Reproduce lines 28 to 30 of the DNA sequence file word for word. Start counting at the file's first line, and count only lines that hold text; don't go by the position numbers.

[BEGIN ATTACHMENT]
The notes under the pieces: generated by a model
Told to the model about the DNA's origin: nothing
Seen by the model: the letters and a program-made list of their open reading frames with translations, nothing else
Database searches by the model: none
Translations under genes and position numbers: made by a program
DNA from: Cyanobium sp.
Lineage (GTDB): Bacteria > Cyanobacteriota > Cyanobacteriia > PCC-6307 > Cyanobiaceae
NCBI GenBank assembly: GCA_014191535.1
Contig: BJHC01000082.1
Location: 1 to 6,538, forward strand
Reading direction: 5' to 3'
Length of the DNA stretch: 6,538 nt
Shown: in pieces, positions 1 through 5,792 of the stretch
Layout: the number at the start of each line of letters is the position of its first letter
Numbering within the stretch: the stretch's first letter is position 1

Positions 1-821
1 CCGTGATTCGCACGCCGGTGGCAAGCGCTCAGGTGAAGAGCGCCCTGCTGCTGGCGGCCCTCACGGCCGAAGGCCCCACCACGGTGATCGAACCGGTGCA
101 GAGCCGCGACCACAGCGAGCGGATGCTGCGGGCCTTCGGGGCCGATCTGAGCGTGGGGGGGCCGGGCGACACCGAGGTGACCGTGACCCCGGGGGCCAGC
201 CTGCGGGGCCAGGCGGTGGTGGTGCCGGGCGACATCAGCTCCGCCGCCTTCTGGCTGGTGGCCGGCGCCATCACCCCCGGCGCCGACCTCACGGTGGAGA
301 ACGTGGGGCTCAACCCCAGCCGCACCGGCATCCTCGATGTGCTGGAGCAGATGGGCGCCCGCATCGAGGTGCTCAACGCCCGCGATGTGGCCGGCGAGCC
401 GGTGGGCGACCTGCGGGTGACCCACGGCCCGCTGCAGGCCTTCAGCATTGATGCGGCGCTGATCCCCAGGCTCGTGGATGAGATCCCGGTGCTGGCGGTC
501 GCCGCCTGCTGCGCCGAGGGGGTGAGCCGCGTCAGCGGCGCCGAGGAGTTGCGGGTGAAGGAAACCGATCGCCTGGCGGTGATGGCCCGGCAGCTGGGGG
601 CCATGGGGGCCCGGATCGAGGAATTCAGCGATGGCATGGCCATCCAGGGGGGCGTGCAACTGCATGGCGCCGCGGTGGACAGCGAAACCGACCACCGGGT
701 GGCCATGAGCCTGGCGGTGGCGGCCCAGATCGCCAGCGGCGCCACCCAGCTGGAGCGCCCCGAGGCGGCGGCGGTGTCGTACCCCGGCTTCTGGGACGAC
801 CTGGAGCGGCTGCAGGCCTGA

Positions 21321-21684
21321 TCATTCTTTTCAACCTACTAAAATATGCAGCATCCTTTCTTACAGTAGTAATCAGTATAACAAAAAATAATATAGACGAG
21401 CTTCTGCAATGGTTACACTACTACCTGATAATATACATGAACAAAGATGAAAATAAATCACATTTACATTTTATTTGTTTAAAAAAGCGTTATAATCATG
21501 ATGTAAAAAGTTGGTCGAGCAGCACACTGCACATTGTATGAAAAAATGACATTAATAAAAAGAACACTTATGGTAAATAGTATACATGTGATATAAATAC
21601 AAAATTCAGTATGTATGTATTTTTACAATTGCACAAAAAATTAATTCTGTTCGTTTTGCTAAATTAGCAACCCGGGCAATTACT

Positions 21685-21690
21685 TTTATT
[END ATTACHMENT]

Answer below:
21401 CTTCTGCAATGGTTACACTACTACCTGATAATATACATGAACAAAGATGAAAATAAATCACATTTACATTTTATTTGTTTAAAAAAGCGTTATAATCATG
21501 ATGTAAAAAGTTGGTCGAGCAGCACACTGCACATTGTATGAAAAAATGACATTAATAAAAAGAACACTTATGGTAAATAGTATACATGTGATATAAATAC
21601 AAAATTCAGTATGTATGTATTTTTACAATTGCACAAAAAATTAATTCTGTTCGTTTTGCTAAATTAGCAACCCGGGCAATTACT